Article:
PS: During “Black Flag Days”, as they say in the military, you also won’t eat very much. That’s normal too!

  68. Researchers find future temperatures COULD exceed livable limits? All of mankind is going to die, and all these guys can come up with is COULD??

    We need something definitive here, and we need it now. We need to hire the best astrologers to do the horoscope for the earth and know with a far greater degree of certainty what the temperature is going to be.

    Duke University, you gave it your best shot, but we need to bring back Linda Goodman.

  69. Poor reporting. Using both Fahrenheit and “Centigrade” indicates either ignorance or deliberate obfuscation.
    And choosing a worst-case scenario of possible climate that hasn’t occurred for 50 million years while ignoring one that has only been 15 thousand years gone is weird.
    Ah well, such is climate science, keep those models coming.

  70. I am assuming none of these bozos have ever been to Columbia, S.C. where it regularly tops 90% RH in the summertime. And yes I have been to Houston and Columbia is substantially more uncomfortable. BTW folks barbecue requires pork.

  71. Tell that to Lewiston, Idaho. They are not used to cold, they are used to hot. Alas, they are under a freeze warning at the moment. My stepmom’s vegetable garden, filled with appropriate zonal new plants not made to withstand such temperatures this late in the growing season, will not survive. The toms will die before blooming. The lettuce will wilt. Even the cool season crops will not make it. And very likely every spring wheat field (there are many, many acres) will end up being plowed under before the fields even get to look like something other than a large golf course.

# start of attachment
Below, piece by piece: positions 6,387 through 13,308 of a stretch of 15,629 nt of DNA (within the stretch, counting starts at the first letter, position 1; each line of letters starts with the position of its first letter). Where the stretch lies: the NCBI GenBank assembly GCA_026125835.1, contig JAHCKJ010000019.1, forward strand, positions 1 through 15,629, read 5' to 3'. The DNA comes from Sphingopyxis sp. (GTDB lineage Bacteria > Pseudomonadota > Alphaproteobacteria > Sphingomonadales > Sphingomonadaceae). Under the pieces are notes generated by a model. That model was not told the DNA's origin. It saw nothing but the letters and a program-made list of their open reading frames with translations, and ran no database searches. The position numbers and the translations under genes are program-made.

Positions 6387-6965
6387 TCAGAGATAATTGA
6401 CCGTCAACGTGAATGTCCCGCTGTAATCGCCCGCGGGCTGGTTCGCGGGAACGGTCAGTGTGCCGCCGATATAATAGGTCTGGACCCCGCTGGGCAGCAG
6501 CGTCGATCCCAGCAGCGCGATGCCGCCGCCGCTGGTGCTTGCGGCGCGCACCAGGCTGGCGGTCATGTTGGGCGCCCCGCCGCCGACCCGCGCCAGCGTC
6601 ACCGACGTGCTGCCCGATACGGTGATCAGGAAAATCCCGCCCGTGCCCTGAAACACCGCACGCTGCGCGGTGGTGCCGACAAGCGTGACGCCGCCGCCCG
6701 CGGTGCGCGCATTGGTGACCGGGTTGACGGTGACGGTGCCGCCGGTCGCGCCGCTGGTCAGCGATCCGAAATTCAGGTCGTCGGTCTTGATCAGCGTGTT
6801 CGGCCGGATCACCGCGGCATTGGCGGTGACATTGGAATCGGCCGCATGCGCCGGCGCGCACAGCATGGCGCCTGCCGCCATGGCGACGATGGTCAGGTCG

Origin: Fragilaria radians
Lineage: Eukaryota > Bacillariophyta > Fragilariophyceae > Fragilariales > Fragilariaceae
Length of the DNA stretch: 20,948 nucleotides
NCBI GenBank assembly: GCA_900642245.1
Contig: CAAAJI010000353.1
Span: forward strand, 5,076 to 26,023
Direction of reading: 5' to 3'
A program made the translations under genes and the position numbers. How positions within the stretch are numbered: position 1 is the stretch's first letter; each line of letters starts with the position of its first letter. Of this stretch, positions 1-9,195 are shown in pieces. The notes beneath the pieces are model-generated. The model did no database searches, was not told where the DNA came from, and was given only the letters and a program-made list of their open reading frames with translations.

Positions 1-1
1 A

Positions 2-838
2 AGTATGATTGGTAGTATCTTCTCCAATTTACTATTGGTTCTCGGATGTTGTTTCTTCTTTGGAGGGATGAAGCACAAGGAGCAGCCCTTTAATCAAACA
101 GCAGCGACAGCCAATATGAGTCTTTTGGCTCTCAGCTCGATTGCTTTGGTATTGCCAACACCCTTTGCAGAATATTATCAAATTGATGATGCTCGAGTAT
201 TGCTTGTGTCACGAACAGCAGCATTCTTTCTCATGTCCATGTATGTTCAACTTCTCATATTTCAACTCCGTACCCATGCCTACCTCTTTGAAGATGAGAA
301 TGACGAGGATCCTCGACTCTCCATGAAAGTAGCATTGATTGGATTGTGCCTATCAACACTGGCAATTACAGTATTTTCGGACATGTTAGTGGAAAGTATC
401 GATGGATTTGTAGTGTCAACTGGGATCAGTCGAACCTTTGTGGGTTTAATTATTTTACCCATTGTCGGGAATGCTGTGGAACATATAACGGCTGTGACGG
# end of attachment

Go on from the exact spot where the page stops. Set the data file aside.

And now, Pendleton is under a winter storm watch. Yep. We could get snow on the ground this week. It will be quite amusing to watch teenagers waiting at the bus stops shivering in their flipflops, tank tops, and short short shorts.

  72. Ian W : “There is now a team of researchers – the “Climate Process Team on Low-Latitude Cloud Feedbacks on Climate Sensitivity (cloud CPT)” that are actually trying to model the hydrologic cycle rather than use a parameter approach based on assumptions. They have found that cloud feedback is strongly negative and that the atmosphere is NOT as sensitive as the previous models claim.

    Much as I would like to believe their findings, it seems that this is yet another computer model whose results have not been tested against the real world. Until that has been done successfully, we should treat its results – and the results from all other climate models – as unreliable. To do otherwise is unscientific.